MOVIE REVIEW: Kingsman: The Secret Service

Better than James Bond? We think so.

 

 

(SPOT.ph) As far as spy thrillers, go, the James Bond films have long set the standard. Debates these days over who the best Bond was tend to focus on Sean Connery, the smooth and suave original, and the darker, more intense reboot version, played by Daniel Craig.

 

Harry Hart a.k.a. Galahad

 

 

Eggsy, in a bit of a bind

 

But honestly, the most fun Bond films (with lots of girls, gadgets, cheeky humor, bad puns, and deliciously diabolical villains) were the ones with Roger Moore. If you’d agree to this premise, then Kingsman: The Secret Service, based on the comic book series The Secret Service, will be right up your alley. The opening scene of this British-American film is set in the late 1990s, and depicts a special forces operation led by Harry Hart, aka Galahad (Colin Firth) gone awry, leading to the death of his protégé. Fast forward to the present and the dead agent’s son, Eggsy (Taron Egerton), is living an aimless life, getting into trouble with his mother’s low-life boyfriend, stealing cars, and causing mayhem in the neighborhood pub. Enter Hart, who recruits Eggsy to become a trainee for an elite, secret secret (yes, two secrets) service team, now led by Arthur (Michael Caine).

 

Richmond Valentine and his assistant, Gazelle, make for quite an evil tandem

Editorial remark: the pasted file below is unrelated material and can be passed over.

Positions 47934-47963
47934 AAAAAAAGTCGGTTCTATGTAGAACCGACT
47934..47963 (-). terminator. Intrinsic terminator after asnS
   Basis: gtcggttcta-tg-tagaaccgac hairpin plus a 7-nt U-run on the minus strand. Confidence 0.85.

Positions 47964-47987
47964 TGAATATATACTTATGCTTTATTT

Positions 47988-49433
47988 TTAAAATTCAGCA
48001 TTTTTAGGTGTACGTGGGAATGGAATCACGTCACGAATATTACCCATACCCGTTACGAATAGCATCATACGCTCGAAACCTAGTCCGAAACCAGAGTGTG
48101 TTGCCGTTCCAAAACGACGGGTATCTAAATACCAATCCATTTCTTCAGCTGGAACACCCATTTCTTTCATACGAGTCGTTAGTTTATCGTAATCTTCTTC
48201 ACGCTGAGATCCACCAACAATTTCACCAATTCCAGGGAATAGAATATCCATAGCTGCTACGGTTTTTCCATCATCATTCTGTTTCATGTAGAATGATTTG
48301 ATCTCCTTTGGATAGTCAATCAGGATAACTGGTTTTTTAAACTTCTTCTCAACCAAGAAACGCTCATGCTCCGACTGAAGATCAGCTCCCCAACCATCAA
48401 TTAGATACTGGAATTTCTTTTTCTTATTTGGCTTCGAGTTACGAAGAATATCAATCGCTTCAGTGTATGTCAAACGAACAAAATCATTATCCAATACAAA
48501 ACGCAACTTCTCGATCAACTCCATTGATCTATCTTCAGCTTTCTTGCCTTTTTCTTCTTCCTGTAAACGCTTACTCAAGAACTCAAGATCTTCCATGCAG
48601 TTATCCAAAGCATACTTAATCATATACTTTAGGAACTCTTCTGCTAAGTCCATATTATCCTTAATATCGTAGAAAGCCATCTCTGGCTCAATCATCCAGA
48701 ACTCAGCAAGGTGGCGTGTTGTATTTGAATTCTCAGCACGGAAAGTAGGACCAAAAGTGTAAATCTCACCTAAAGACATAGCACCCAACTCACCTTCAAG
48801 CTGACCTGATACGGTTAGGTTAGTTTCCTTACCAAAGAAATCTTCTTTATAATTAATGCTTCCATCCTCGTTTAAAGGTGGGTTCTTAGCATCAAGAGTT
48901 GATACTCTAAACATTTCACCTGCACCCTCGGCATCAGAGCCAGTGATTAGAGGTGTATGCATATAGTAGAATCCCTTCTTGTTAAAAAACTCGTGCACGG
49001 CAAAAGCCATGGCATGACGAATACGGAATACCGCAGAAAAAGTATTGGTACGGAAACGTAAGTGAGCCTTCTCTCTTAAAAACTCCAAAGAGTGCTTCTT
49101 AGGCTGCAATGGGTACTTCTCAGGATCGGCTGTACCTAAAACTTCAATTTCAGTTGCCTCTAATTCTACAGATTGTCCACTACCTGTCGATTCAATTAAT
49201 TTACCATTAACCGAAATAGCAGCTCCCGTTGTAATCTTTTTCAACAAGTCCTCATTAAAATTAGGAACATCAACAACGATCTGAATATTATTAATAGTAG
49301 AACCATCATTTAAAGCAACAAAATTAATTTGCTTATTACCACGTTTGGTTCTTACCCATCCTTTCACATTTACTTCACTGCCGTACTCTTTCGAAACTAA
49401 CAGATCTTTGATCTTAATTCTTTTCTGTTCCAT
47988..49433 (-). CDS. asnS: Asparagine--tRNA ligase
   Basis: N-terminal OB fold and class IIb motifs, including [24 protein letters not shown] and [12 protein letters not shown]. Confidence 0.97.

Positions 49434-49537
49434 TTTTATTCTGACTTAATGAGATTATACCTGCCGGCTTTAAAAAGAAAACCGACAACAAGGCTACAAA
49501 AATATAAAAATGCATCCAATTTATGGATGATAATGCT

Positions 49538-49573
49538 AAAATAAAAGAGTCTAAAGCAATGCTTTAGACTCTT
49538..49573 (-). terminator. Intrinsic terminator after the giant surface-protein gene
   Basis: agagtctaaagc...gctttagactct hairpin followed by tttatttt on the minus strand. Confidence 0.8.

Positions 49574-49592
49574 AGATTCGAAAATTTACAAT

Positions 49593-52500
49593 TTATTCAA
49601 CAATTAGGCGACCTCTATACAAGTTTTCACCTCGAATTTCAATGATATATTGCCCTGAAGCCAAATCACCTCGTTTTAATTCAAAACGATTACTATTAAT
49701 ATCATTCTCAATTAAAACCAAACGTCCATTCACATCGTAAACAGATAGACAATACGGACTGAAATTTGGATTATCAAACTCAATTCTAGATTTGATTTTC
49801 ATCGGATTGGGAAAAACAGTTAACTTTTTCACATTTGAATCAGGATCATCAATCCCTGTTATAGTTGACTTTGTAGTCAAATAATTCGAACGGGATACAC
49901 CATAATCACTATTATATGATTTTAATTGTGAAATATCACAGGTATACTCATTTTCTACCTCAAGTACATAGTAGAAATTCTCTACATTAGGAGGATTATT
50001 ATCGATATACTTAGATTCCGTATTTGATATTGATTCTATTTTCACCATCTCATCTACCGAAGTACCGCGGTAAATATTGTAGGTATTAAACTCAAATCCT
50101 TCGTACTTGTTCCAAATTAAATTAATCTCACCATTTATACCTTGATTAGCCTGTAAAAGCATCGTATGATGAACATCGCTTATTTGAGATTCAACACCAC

The team’s mission soon becomes clear: to stop Richmond Valentine (Samuel L. Jackson) from, what else, taking over the world. Jackson almost steals the show, playing an evil genius (part Steve Jobs, part Richard Branson, with a massive dose of hip-hop’s Flavor Flav) with a plan to "save" the world from global warming. Jackson, one of those actors who seems to play the same character no matter the film, attempts something different by putting on a ridiculous lisp to go with his over-the-top persona. Does he get to say his trademark "motherfucker" in this film? No spoilers here, but he has got to be one of the most endearing and entertaining villains in recent memory. He’s one charming motherfucker with a sexy sidekick, Gazelle (Sofia Boutella), a deadly assassin armed with bladed prosthetic legs, to boot.

 

You won’t know much about Roxy, but you’ll like her anyway


In a nod to spy film tropes, the film’s characters openly discuss the usual clichés in crucial scenes, but surprise, surprise, you won’t be able to correctly guess what happens next most of the time. The film is marred slightly by rather amateurish green screen work in some scenes, but that shouldn’t take away the fun of watching the movie. Don’t bother poking holes in the plot, either. It’s clever and fast-paced, and you’ll be holding your breath as the Kingsman trainees go through a series of challenges overseen by the cool-as-ice operative Merlin (Mark Strong). One by one they drop out until only two recruits remain, Eggsy and the likeable Roxy (Sophie Cookson).

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While catching your breath, there’ll be a couple of good laughs, mostly from Jackson, but the other cast members also hold their own. Highlights to keep an eye out for include the standard "old guy kicking butt" scene (Firth, in the pub), Firth, again, whooping ass-and more-in a church, and the hilarious 1970s dance music that engages when Jackson operates his "death machine." Oh, and the Swedish princess...well, we really shouldn’t say anything more.

 

RATING: •••• 4 out of 5 spots

 

Kingsman: The Secret Service opens in Manila on February 18

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